“Social Space / Spatial Practice” was the title of my course offering at CEPT, this summer. Designed as a reading seminar for urban design students, this intensive explored the relationship between space and social agency, and discussed the many ways in which people imagine, experience and direct their everyday life. In contrast to high modern architectural discourse that reduced the wider symbolic realm to the notion of function, and saw space primarily as a material entity supporting social activity, this seminar focused on social values of space and investigated how space is socially produced. Specifically, we looked at how social groups appropriate space; how individuals subvert prescribed uses and create new meanings; and how people see their spatial settings and think about it.
Throughout, space was seen as an active social agent in the structuring of our everyday experience while agency was discussed in terms of how people understand their world and conceptualize their environments. The relationship between space and agency was analyzed using a mix of theoretical themes and a range of spatial practices. We examined the writings of late 20th century theorists such as Henri Lefebvre, David Harvey, Michel de Certeau, and Nancy Fraser among others. Overall, the seminar covered texts in urban social theory, environmental psychology, and architectural theory to trace the multiple contours of social and political values of space.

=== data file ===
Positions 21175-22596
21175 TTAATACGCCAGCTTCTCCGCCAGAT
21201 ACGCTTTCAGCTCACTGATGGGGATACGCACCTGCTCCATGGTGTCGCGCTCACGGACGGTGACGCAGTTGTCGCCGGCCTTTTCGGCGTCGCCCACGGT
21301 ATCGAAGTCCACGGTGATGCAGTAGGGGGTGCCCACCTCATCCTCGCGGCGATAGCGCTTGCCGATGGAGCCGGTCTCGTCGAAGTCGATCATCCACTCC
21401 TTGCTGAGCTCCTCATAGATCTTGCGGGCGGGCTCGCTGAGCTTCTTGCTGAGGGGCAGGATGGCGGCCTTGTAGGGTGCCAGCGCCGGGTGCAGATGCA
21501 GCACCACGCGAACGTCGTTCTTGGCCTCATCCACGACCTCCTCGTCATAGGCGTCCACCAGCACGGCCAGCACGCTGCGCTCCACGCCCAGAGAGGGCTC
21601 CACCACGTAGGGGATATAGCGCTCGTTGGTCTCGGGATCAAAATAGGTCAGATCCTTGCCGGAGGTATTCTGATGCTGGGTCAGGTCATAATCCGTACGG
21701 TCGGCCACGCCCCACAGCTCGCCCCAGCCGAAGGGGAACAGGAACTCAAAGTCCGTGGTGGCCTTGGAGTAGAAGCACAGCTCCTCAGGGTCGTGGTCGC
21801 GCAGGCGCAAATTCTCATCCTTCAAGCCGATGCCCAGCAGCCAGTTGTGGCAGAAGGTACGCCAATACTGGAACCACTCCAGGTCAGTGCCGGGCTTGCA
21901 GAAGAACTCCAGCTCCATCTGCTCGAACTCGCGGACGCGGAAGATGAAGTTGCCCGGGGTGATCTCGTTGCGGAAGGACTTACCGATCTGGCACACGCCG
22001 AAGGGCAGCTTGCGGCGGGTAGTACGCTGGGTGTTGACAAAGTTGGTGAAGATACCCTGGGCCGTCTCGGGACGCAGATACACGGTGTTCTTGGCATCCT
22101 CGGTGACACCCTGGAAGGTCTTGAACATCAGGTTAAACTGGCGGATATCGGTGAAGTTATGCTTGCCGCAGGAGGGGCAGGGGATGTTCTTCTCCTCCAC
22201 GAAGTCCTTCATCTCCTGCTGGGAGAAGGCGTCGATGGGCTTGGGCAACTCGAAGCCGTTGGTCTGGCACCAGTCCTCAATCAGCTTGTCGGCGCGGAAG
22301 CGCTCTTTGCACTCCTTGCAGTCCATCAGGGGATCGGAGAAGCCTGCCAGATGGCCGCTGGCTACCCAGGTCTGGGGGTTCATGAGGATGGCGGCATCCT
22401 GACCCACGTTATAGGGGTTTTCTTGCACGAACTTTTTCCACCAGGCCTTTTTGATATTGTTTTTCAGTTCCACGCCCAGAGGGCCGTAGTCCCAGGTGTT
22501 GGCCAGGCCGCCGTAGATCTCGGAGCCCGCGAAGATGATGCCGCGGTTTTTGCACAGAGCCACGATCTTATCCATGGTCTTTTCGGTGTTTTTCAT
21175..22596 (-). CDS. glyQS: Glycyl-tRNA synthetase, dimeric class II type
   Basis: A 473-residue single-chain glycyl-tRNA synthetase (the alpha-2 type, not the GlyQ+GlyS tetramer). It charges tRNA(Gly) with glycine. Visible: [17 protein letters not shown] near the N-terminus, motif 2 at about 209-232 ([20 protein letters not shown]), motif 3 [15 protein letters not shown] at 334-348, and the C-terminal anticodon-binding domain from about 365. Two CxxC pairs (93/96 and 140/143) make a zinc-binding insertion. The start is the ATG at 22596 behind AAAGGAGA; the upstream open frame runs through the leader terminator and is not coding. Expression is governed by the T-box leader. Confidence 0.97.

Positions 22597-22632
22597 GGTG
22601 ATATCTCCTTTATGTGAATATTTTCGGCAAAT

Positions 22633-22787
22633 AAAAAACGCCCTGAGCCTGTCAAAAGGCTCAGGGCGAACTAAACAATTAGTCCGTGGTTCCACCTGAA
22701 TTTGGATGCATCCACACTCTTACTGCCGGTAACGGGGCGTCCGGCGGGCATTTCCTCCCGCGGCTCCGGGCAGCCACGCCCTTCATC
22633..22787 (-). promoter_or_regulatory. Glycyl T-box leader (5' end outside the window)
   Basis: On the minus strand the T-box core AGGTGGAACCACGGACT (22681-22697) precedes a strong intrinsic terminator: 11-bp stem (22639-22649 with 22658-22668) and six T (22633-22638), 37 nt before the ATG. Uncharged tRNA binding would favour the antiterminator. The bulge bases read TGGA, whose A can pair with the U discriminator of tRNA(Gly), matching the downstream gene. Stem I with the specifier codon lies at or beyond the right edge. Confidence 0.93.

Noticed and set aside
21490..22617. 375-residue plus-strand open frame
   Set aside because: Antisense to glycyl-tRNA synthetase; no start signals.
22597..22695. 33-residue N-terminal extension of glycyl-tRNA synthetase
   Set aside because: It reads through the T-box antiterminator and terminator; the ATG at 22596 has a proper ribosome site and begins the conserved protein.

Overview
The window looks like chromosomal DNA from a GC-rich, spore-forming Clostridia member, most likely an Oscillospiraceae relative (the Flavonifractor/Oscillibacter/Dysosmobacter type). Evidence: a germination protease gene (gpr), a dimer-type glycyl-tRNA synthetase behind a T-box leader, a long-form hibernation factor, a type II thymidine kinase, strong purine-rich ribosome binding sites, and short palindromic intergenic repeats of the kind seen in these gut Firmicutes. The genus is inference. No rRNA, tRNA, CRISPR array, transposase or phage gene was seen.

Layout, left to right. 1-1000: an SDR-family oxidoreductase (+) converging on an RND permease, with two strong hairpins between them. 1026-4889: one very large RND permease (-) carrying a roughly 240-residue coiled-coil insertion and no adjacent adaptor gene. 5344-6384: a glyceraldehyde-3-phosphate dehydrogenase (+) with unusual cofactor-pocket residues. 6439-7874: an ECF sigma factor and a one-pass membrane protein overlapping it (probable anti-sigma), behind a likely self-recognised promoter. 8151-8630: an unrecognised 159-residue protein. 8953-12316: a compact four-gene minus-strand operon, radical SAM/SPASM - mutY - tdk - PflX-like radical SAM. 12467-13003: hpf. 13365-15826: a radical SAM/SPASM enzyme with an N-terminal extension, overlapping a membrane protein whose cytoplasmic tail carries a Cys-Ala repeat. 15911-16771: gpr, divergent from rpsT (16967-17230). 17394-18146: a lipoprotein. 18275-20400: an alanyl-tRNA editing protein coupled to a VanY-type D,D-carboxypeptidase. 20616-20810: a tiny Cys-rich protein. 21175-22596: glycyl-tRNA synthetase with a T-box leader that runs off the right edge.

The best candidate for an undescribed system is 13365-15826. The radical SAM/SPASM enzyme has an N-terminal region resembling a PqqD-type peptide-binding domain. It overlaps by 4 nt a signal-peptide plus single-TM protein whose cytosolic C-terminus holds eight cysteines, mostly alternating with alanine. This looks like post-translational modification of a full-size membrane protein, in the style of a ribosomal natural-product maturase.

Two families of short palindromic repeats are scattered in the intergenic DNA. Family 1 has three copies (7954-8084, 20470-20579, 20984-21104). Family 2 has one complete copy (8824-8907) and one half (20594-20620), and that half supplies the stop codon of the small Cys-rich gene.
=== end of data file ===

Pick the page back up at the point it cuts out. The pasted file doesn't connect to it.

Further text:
The following are snippets from my micropublishing site. All seminar specific postings were tagged: summer@CEPT.
(…) Students explored the notion of social space vis-à-vis Gurgaon, the domestic help, labyrinth & Alpha 60 among others.
(…) They examined the relationship between space, practice, and everyday life touring NYC with Steve and mapping Bombay with Chaipau.
(…) Individually and in groups, students discussed the many voices that make up a public sphere alongside provocations by Paromita, Deepa and Shilpa.
(…) Finally, students interrogated the Lynchian notion of control and examined notions of place, activity forms, and symbolic associations with Whyte.
(…) On the last day, students made great presentations and together, we reflected on our collective involvement by enacting a playful exercise entitled, “Who is Public?”